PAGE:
This week, we cover CO2 emission standards for cars, vans and trucks. In recent years, the European Union undertook many policy initiatives to reduce transport’s carbon footprint.
When it comes to environmental concerns, transportation has always been the “Ugly Duckling”. The sector contributed in 2016 to 27% of the EU’s total carbon dioxide emissions. The figure is higher today than it was in 1990. Following the ground-breaking conclusions of the COP21 in December 2015, the famous Paris Agreement, the European Commission (EC) followed up with concrete proposals to reign in the CO2 emissions of transport. Albeit not related to CO2 emissions per se, the “dieselgate” in September 2015 heightened the pressure on lawmakers to act promptly.
For one, the EU has been regulating CO2 emissions for a decade now. It introduced and revised CO2 emission standards for cars (2009 and 2014) and vans (2011 and 2014). The EC further updated them in November 2017 in its second mobility package for light-duty vehicles (cars and vans).
Perhaps even more symbolically, with its third mobility package in May 2018, the EC introduced a new set of CO2 emission standards for heavy-duty vehicles (HDVs), i.e. trucks. A milestone that has been, according to the truck industry, ‘rushed through’. The impact assessment before the introduction of this new regulation did foresee enough time to identify practical tools to monitor emission targets.
Both mobility packages are setting a similar timeframe with deadlines in 2025 and 2030. Yet, their objectives in terms of CO2 cuts differ across types of vehicles.
For cars and vans, the Commission has set a 15% reduction target by 2025 and 30% by 2030. The baseline is calculated on the total emissions of a manufacturer’s car or van fleet in 2021. After heated debates, the final agreement between the Council and the Parliament in December 2018 set a 15% cut by 2025 for both vans and cars. By 2030, the required reduction is 37.5% for cars and 31% for vans.
For their first regulation on reducing CO2 emissions of HDVs, the co-legislators adopted an ambitious deal that was consistent with the Commission’s initial proposal of cut of 15% by 2025 and 30% by 2030. The baseline is calculated on total emissions in 2019. Another critical difference between the LDV and HDV regulations is the possibility given to the Commission to revise the HDV targets in 2022. Arguably, some flexibility is needed given the uncertainty over the ability of manufacturers to meet such goals.
The legislative debate has shed light on the need to balance environmental concerns with the feasibility for the car industry to reach the newly set targets. It has also led to consider various options from hybrid and hydrogen to fully electric vehicles.”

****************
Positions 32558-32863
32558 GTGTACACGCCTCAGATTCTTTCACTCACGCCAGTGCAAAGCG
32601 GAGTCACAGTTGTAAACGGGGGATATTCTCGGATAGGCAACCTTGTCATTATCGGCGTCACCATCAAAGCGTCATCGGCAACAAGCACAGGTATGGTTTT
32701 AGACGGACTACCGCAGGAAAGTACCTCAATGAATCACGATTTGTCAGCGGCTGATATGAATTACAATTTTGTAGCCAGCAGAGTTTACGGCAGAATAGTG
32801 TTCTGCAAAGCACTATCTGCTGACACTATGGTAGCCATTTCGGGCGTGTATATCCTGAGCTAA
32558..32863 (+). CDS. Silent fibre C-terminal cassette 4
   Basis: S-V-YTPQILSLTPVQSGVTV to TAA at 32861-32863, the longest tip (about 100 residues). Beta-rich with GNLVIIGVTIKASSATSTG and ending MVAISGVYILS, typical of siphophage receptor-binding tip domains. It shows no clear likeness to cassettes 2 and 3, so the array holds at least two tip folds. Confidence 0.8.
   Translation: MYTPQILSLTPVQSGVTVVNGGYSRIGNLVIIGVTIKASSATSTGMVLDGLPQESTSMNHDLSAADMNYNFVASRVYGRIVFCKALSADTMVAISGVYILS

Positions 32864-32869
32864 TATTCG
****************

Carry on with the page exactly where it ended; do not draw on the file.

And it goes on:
Another fallout of the “dieselgate” has been the growing criticism of existing testing procedures, especially the New European Driving Cycle (NEDC). To close emission measurement gaps, the EC decided to adopt the WLTP (Worldwide Harmonised Light Vehicle Test Procedure) for the calculation of CO2 emissions. This method is much more accurate, and as such, much more demanding for manufacturers. Compared to the NEDC approach, the new approach raised CO2 measurements by 20 to 30%. And the efforts did not stop there.
It was also agreed to let the Commission assess by 2023 the feasibility of developing real-world emission test procedures. Those will be based on data from fuel consumption meters to be installed in new cars and vans with the Portable Emission Measurement System (PEMS). However, industry has already criticised this tool as ill-suited to reduce the margin of error in CO2 emission measurements. The result of those measurements among other factors will lead to a revision of the specific targets to be met by each manufacturer by 2030.
And there is more. The LDV and HDV regulations have also introduced benchmarks and incentives for manufacturers to produce Zero and Low Emission Vehicles (ZLEV). This contrast with the strategy of other economic powerhouses, such as China, which relies more on the definition of production and sales quotas to promote clean vehicles.
Meanwhile, the legislative debate has shed light on the need to balance environmental concerns with technical feasibility. The car industry must innovate technologically to reach the newly set targets. This constraint calls for flexibility on the options to be consider, whether hybrid, hydrogen or fully electric vehicles.
Despite the Commission’s technology-neutral approach to CO2 emission reduction, electric cars were often presented as the golden child for transport’s predicaments. Meanwhile, when considering market prices (for consumers), the autonomy of vehicles and the deployment of the required charging infrastructure, Europe is not ready yet. Besides, other concerns include the sustainability of the electricity powering cars or the components and raw materials used to manufacture batteries.
In a nutshell, on the decarbonisation of transport, the Juncker Commission’s track record seems rather convincing from a consumer or voter point of view. In terms of regulatory power, it also demonstrates that the EU remains more relevant than its national counterparts. Yet, regulations will not change our day-to-day if the industry cannot deliver on the expected changes.
CO2 emissions are not the only evil. We will cover NOx emissions in our next post. So, stay tuned!